When monsters do see Sally some excitement can happen as she can choose to either let the monsters eat her or flee for her safety. She can attempt to shove the monsters away from her, but all that does is buy her a couple seconds to continue fleeing until she can find a safe hiding spot. She can acquire some tools that can bring a more permanent end to the threat but even with those combat isn’t the main focus of the game and in the areas with multiple creatures she won’t be able to take them all on. Sally’s almost helpless state does add to the sense of immersion. When monsters come into the play the emphasis is more on avoiding and outsmarting them than it is in going in toe to toe combat, forcing the player to hide and sneak as they navigate the infested town.

The world of GYLT isn’t well explained or detailed at first but the development team used an approach to create an intriguing world. Amidst the debris and ruins that Sally must sift through old books and journal entries are uncovered that reveal memories of other residents of this once proud mining town. What significance these tomes have will not be revealed here, but they help bring the world of GYLT to life where it feels like there was much a real community of people before whatever happened that brought these twisted looking monsters to town. The dark atmosphere is a good contrast to the cartoonish character designs. There aren’t quest markers guiding the player in where to take Sally so sometimes it takes some careful wandering to figure things out. Knowing exactly where to go and what to solve isn’t always immediately obvious but thanks to a generous checkpoint system succumbing to monster attacks never gets too frustrating. Clearing an area involves skillfully sneaking past the monsters while figuring out how to reach the next objective point. Sometimes combat is necessary or advisable but most of the strategy goes into sneaking past them and utilizing tools of distraction.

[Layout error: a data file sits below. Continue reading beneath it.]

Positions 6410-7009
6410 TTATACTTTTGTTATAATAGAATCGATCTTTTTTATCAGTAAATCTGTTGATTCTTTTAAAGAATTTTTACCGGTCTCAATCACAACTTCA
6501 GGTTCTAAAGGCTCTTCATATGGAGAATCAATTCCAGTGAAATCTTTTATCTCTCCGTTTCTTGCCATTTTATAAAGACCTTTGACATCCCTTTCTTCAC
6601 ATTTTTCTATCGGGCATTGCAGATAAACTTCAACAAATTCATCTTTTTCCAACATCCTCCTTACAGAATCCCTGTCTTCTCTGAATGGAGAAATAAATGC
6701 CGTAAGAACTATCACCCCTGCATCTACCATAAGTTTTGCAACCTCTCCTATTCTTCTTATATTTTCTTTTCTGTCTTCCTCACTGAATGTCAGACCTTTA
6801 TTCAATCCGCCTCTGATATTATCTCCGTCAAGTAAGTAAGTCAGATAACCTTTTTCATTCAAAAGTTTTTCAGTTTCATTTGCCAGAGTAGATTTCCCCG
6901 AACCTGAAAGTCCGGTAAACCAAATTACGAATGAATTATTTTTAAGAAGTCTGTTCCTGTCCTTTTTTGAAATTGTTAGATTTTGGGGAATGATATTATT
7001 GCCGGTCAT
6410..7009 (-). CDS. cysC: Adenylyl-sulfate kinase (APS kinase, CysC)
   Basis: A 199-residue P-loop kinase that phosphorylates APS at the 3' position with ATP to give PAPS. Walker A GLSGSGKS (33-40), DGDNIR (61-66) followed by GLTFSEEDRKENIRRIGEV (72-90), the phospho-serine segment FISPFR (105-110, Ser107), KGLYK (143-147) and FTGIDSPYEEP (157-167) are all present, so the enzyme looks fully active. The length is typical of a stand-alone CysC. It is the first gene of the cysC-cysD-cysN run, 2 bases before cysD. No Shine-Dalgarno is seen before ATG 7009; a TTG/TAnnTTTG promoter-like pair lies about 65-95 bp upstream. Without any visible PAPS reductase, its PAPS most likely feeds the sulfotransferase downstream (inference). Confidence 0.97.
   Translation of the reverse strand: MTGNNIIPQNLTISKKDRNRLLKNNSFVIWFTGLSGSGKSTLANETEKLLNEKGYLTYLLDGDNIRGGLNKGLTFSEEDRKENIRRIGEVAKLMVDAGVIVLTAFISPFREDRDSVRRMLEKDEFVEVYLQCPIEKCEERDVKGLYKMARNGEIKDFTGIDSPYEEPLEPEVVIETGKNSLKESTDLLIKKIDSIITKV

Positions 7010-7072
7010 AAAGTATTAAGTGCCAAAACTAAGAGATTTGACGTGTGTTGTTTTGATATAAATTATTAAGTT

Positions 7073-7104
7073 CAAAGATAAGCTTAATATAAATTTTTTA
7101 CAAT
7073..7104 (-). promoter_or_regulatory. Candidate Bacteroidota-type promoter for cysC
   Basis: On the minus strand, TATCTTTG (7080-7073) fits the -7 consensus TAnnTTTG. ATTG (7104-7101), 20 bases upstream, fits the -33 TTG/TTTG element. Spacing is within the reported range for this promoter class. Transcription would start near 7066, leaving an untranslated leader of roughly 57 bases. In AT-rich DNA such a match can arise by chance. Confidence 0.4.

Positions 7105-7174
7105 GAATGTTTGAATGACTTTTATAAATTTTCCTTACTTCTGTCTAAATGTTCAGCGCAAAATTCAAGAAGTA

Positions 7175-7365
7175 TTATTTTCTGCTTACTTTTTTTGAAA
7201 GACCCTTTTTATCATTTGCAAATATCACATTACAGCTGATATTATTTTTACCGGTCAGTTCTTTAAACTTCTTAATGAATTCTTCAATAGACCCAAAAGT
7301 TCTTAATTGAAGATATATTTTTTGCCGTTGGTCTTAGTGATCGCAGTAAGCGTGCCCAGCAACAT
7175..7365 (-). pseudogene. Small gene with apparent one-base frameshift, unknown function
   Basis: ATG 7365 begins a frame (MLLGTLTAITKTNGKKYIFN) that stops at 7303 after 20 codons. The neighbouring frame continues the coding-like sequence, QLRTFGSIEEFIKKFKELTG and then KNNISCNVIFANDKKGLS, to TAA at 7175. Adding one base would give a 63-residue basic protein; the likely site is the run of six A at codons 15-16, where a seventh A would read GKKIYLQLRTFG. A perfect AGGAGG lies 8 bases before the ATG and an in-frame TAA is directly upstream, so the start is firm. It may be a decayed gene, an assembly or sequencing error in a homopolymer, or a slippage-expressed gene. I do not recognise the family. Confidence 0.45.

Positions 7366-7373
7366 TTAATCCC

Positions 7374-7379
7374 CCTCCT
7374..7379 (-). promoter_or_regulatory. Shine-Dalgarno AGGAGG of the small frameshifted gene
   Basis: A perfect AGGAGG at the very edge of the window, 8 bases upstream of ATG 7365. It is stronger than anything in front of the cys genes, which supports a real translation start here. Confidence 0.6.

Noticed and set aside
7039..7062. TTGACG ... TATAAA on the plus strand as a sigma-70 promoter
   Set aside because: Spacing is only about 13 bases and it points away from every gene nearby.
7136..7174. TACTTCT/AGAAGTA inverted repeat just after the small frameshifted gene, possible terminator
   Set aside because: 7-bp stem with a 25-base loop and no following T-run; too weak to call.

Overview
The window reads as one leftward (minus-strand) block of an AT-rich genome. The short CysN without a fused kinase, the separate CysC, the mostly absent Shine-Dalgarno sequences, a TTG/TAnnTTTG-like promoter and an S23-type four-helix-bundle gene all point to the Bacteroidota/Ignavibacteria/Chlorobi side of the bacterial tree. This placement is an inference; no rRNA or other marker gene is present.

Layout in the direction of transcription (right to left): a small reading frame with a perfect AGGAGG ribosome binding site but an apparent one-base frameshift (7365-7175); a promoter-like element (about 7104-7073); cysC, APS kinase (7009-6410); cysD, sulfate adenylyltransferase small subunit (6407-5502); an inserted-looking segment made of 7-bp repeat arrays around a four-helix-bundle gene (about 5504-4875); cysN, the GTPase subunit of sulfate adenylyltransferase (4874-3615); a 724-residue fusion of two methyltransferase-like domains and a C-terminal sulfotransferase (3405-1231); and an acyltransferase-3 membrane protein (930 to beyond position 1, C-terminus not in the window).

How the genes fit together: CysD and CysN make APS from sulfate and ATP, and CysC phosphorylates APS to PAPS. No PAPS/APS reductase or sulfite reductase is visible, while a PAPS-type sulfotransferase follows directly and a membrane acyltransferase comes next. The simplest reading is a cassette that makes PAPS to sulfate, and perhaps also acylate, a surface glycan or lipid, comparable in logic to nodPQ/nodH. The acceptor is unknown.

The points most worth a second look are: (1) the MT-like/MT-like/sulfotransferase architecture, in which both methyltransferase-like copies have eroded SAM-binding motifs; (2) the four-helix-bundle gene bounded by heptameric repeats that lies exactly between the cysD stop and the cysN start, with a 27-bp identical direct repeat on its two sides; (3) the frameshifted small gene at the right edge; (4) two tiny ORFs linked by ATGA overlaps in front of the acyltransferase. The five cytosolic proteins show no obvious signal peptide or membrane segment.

The soundtrack of GYLT is one of the areas where this game excels. The music sets the mood and has an unnerving quality to help really drive that feeling of unease home. The creature design for the monsters appears to be Tim Burton inspired, which can cause some problems when you know Sally has to run from them but you want to admire the artistic direction the creator took with them. A technical problem with GYLT, which could honestly be generalized to all Stadia games, is even though it runs smooth most of the time server issues can quickly take the game session in a bad direction. If the internet connection gets spotty during a time Sally has to run from the monster there is no telling how or when that situation will resolve itself.

Closing Comments:

GYLT introduces a new IP to a new system with some world building elements that hearken back to some of Tequila Works’ previous titles, which isn’t a bad thing at all. The mix of action adventure with stealth gameplay elements creates a gaming experience that doesn’t get boring and the overall atmosphere has a bit of a Silent Hill vibe. The unclear circumstances that lead to the current state of Sally’s town help build intrigue as pieces of that world’s history gradually are revealed throughout the game. GYLT may not be the killer app to necessitate acquiring a Stadia, but it is an enjoyable game and a few more exclusive titles of this caliber could help make Stadia a viable contender in the video game market.